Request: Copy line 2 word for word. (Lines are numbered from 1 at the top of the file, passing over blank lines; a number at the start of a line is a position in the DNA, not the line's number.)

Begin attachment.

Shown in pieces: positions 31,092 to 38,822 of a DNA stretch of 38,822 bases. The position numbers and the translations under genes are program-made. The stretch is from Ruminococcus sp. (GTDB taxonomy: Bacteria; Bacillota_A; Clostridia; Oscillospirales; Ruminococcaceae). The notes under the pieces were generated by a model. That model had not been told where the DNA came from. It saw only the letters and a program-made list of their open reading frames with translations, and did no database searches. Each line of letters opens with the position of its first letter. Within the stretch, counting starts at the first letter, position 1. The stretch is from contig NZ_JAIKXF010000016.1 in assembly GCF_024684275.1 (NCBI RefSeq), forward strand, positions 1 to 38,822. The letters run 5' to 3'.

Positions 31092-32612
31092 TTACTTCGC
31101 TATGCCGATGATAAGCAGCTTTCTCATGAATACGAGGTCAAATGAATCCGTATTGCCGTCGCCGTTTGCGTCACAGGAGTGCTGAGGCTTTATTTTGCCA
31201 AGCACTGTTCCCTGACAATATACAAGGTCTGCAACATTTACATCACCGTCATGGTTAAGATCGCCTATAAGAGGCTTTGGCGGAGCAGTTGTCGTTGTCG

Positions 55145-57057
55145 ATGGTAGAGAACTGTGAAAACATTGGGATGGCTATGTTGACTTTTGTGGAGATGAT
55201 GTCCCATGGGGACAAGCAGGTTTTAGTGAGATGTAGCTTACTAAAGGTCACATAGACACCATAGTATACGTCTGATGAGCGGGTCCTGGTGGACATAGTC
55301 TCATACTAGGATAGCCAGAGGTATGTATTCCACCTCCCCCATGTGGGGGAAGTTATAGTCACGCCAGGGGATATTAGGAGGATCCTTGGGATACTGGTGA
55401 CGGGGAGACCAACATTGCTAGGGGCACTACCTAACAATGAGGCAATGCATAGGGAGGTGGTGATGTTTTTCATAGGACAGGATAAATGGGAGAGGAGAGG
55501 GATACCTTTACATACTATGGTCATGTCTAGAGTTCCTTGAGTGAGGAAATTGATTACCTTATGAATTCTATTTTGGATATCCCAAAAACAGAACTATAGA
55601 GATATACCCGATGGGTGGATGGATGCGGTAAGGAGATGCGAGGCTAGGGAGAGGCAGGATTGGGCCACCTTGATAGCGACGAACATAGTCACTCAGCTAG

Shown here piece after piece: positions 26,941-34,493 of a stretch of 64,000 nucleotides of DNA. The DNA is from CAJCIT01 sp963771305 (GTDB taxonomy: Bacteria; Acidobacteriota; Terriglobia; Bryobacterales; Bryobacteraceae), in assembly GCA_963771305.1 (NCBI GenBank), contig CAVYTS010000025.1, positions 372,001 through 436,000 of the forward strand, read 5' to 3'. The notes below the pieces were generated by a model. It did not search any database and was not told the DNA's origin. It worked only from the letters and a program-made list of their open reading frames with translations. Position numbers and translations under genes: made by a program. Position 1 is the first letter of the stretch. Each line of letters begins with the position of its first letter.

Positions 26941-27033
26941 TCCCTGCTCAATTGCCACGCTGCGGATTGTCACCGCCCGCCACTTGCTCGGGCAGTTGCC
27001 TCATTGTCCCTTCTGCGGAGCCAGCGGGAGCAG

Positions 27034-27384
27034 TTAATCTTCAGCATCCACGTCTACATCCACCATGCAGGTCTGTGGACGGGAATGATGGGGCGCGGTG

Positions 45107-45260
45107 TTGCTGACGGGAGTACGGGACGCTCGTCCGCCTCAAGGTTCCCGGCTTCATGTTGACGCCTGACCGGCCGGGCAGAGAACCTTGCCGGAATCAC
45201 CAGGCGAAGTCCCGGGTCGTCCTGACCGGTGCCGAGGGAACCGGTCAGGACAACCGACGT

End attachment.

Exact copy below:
Positions 31092-32612